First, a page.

So Let’s have a look at their backlink profile and break it down.
Daniel Wellington has over 460k backlinks with over 11k referring domains. That’s an insane amount of backlinks.
This referring domains graph looks absolutely stunning. Look at that beautifully growing curve. That’s what I call consistently growing backlinks.
And these backlinks are from high quality domains, too. Huffington Post, Bloomberg, Business Insider, The Independent or The Globe and Mail are a few examples.
Let’s look at their anchor text distribution.
With almost 9,000 different anchor texts, we can definitely say that DW is keeping it varied.
The distribution is well balanced. Remember, to keep a website safe from a Penguin update and show Google that you’re not artificially building links, the following percentages should be followed:
- 70% Branded Anchor Text
- 20% Naked Links
- 5% Generic Anchors
- 1% Exact Match Anchors
As seen in the pie chart above, DW are doing well with their anchor texts:
- Combining anchor text containing “daniel wellington” or “dw”, we reach a percentage of 54% for branded anchor text. Assuming that about half of the “Other” anchor texts also contain the brand name, we get pretty close to the recommended 70%
- Naked links are responsible for 15%. When adding country-specific anchor texts, that number grows even closer to 20%
- The generic anchor “here” is responsible for 5%
- “classic sheffield lady” has 1% of the overall anchor texts.
This anchor text distribution keeps Daniel Wellington far from a Google Penalty. The reason is, the brand never needed to create a link building strategy. Branding and Social Media has taken care of that for them, creating a 100% natural backlink profile. A text-book way to develop your off-page presence online.
With a great amount of users visiting from organic search and a great backlink profile, Daniel Wellington has the most difficult part of the work cut out for them to start ranking for a plethora of high search volume keywords.
Their off-page is very strong. With an upgraded on-page strategy, DW would dramatically increase their organic search traffic and drive even more sales than they currently do.
As mentioned in the organic traffic section, the Daniel Wellington website doesn’t rank a lot for generic keywords. A way to still appear for those keywords would be to bid on them in AdWords and work with paid marketing.
Strangely, DW doesn’t seem to work a lot with Google AdWords either. Let’s have a look.
According to Ahrefs, danielwellington.com only ranks for 1.1k paid keywords, all markets combined. That is very, very low.
Even though they would be tackling very large competition, the website would bring a great amount of good quality traffic through optimised Google Ads. Through paid advertisement, DW could target people who are looking for all sorts of watch-related search terms.
Here’s a look at their top ads and keywords
Unsurprisingly, the top 5 paid keywords all contain the brand name. That’s because, out of the 122 keywords that DW bid on on the US market, six of them don’t contain any mention of the brand.
Out of these six keywords, a whopping six keywords contain names of Daniel Wellington products (#sarcasm).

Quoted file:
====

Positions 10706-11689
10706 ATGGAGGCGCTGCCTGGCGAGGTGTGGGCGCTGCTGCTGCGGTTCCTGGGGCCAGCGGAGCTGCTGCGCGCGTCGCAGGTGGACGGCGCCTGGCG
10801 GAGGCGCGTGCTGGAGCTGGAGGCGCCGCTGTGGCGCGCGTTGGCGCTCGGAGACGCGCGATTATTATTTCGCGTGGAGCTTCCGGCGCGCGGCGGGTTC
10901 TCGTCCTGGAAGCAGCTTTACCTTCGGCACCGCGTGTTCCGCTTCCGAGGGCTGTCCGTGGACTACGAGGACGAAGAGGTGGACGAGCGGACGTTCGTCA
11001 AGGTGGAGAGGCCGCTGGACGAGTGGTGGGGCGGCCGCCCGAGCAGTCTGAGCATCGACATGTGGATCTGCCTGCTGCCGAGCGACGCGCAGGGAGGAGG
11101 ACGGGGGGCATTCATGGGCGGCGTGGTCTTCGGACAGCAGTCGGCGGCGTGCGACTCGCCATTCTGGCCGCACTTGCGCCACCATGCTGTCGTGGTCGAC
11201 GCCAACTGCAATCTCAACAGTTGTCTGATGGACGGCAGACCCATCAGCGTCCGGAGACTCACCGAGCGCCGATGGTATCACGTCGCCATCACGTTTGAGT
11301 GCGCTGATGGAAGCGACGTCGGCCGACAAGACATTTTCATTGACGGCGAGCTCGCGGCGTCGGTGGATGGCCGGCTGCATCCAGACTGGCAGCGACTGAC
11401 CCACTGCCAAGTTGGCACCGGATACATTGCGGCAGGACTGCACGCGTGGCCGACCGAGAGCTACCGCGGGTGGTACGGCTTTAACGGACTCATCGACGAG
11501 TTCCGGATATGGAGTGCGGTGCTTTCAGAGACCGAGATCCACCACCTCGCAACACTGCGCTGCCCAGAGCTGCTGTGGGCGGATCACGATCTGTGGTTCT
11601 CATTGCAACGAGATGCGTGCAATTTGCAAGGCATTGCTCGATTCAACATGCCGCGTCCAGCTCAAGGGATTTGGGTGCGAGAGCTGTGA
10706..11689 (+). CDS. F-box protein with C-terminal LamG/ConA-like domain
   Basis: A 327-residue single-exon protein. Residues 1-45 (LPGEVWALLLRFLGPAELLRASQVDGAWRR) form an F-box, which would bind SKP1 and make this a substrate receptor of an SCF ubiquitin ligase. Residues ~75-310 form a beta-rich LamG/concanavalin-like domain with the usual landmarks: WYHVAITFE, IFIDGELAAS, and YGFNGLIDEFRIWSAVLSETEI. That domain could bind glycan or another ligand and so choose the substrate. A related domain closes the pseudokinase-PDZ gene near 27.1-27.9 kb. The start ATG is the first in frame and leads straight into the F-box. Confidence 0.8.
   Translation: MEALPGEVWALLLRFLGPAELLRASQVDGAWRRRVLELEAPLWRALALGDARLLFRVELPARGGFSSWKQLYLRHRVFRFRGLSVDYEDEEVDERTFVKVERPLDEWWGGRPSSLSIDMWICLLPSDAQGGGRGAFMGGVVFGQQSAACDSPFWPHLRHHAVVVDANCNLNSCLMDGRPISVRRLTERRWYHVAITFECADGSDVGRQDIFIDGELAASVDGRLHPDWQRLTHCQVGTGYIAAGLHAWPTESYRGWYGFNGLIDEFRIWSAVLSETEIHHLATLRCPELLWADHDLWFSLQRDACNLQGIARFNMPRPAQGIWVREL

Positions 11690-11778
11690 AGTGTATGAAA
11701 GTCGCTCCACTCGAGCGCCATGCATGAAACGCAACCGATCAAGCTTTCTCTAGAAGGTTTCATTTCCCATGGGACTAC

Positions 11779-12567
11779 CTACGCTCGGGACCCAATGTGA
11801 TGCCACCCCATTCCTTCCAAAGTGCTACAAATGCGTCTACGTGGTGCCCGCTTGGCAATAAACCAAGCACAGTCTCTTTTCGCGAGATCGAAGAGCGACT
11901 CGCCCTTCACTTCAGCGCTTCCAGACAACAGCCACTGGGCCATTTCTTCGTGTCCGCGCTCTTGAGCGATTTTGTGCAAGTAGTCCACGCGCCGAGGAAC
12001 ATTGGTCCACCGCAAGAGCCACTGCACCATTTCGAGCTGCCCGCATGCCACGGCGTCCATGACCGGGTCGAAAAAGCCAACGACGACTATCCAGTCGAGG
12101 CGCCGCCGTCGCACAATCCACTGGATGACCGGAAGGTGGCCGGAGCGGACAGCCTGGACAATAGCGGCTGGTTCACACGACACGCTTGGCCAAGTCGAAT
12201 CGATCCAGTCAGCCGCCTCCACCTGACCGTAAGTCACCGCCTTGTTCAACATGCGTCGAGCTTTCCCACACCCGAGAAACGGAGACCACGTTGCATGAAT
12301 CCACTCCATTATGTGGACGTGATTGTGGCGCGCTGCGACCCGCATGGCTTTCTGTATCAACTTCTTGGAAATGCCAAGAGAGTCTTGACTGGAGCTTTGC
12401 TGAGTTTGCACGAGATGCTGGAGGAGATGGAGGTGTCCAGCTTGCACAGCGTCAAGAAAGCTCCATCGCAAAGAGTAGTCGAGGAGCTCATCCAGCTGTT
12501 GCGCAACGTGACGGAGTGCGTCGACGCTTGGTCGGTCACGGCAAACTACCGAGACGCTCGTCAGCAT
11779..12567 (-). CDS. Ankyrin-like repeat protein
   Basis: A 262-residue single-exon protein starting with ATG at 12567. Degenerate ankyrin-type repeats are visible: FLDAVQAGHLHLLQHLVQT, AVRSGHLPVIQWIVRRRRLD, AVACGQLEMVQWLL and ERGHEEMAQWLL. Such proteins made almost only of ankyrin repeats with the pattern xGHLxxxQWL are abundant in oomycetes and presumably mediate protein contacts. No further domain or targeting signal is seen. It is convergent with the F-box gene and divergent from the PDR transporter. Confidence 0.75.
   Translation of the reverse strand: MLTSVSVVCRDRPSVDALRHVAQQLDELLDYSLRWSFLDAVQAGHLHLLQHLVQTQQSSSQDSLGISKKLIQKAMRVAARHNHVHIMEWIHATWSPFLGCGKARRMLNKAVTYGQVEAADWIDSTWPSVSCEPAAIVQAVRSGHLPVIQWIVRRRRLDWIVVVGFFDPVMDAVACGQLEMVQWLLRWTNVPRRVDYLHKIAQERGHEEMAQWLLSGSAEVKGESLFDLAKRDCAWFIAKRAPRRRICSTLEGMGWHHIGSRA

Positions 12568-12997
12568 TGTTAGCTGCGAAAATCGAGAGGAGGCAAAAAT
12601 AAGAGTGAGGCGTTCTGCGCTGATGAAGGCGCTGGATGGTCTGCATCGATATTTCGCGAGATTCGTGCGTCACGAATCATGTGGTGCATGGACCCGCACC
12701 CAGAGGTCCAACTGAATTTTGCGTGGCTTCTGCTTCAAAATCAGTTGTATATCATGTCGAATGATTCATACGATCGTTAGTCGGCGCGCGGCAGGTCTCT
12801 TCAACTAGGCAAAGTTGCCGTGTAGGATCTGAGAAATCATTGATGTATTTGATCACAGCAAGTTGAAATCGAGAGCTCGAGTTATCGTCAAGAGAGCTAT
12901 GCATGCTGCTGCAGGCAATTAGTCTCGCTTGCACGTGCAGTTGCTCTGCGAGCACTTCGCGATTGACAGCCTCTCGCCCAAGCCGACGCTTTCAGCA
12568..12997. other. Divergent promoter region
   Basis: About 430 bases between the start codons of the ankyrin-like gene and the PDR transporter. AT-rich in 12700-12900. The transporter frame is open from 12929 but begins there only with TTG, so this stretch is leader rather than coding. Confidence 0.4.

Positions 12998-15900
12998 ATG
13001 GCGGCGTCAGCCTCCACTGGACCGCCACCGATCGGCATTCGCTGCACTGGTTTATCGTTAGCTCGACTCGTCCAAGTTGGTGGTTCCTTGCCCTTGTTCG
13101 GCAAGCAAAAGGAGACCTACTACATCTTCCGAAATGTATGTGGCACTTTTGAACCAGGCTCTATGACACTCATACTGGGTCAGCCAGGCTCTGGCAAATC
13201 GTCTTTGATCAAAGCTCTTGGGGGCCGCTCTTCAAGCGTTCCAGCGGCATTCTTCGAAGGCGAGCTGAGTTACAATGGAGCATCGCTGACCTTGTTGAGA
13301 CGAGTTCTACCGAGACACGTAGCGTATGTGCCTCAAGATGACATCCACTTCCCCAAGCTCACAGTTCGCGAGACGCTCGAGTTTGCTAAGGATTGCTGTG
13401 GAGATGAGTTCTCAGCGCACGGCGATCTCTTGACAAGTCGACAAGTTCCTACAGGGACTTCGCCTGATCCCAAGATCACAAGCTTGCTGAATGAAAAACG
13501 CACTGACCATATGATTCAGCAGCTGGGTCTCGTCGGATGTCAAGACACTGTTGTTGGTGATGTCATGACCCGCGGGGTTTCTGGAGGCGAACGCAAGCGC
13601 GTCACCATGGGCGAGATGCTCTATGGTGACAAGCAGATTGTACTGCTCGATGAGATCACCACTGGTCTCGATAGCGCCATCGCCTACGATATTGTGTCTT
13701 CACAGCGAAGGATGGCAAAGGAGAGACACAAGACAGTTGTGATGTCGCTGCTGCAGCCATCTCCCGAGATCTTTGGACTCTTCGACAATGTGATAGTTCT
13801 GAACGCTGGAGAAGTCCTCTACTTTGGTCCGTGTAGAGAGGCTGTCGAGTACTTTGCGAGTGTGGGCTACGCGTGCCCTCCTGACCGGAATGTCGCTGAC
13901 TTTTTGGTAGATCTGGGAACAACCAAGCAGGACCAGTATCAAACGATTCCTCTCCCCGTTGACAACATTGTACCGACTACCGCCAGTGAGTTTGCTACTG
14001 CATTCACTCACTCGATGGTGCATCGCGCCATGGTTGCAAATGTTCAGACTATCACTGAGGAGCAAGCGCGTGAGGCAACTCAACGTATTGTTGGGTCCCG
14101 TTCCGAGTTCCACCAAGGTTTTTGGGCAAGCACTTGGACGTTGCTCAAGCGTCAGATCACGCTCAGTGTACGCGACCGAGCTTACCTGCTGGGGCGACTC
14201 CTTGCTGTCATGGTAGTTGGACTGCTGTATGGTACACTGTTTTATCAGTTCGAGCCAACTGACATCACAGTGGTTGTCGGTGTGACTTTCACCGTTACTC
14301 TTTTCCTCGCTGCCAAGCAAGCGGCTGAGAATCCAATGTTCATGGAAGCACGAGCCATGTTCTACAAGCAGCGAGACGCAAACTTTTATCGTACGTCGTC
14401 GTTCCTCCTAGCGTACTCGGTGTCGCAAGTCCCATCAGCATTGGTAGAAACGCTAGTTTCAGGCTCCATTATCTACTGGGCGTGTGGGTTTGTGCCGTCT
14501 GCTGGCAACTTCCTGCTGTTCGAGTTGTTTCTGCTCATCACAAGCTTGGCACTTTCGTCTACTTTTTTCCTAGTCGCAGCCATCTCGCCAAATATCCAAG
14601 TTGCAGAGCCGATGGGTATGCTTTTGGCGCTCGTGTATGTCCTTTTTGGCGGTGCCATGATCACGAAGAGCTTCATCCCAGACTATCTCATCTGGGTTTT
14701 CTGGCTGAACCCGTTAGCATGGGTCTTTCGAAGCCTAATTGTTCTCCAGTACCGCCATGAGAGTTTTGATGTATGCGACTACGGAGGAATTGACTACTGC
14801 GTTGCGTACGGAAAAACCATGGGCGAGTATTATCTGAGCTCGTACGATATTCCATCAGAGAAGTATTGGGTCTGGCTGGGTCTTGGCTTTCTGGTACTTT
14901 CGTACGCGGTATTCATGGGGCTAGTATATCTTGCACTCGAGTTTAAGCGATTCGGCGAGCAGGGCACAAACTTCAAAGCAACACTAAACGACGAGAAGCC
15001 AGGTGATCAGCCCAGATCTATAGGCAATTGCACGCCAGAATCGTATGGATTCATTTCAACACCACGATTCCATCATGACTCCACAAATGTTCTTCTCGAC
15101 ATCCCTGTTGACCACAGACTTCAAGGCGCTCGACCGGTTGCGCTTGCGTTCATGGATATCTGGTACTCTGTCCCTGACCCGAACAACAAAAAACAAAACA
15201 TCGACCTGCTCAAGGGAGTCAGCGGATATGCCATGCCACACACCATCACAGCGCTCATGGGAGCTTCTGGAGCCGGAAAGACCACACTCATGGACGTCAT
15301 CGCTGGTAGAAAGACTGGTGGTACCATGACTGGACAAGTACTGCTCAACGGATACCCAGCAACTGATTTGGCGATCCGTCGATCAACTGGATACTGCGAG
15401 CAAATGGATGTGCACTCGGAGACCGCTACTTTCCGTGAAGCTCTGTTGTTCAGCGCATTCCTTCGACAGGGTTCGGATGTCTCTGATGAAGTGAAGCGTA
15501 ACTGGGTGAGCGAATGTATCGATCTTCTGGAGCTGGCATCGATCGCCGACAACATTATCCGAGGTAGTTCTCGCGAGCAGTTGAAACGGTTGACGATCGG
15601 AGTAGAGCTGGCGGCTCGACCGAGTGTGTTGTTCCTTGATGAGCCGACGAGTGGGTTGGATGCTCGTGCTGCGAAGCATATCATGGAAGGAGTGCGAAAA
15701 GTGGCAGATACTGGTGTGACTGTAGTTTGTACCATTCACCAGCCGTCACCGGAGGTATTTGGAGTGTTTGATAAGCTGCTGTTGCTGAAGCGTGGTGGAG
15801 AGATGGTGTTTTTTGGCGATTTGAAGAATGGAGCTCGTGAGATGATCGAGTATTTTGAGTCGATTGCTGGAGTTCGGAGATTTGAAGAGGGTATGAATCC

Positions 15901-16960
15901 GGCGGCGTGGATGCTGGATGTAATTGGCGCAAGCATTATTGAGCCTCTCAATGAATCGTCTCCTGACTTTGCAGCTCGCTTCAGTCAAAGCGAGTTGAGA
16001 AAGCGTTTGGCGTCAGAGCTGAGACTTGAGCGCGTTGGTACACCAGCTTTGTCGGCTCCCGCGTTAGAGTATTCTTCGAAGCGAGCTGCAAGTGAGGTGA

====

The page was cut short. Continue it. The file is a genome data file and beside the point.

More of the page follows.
So this means that basically, DW does no paid marketing at all on Google Search. There is an immense opportunity here for the brand to grow their traffic and sales.
Last June, Google received an incredible $3.55 billion fine for abusing its dominance of the search engine market in building its online shopping service Google Shopping.
That’s to show how big the advertising medium is and how much traffic it sends trough.
Daniel Wellington has a large number of online retail partners, but it is obvious that they prefer selling their own watches themselves. Selling products through partner shops increases the number of sales, but margin is decreased by the commission paid to the shop.
That’s why sales should go through the main website as much as possible before coming through partner websites.
As we can see on the screenshot above, their partners/competitors are taking advantage of the Google shopping platform to produce ads that are directly competing with DW ads. This splits the incoming traffic between the DW website and partner websites, and increases the overall cost per sale for DW.
Daniel Wellington could counter this tactic by producing more ads themselves for their watches. This is achieved by optimizing product titles and bidding on those products in AdWords. Out of the 9 appearing ads, at least 5 or 6 could go directly to the main website instead of the current 1.
Ultimately, Daniel Wellington will get a higher quality score than any of the other websites and will pay lower CPC for higher positions. If the traffic costs less for DW than for a partner shop, their cost per sale will be lower than the commission paid for the partner shop sale.
This strategy would increase visibility, lower overall costs per sale and increase overall profits for the brand.
Remarketing is a great tool for e-commerce websites to prompt users to come back and shop. In the online fashion business, remarketing strategies are broadly used to target people who have previously visited the website, looked at various items or abandoned their carts.
As I have been conducting this review, I have spent quite some time on the Daniel Wellington website, trying out their features and looking at their products. As we can see, the brand has recognized that and I have been retargeted by their campaigns.
Well done, Daniel!
As a big fan of Daniel Wellington, I have been a loyal newsletter subscriber for a whole week. During this time, I have received a total amount of 0 emails (excluding the welcome email).
I might not have been subscribed long enough to have received any promotional emails, but thanks to mailcharts, we can have a look at a few of their email promotions: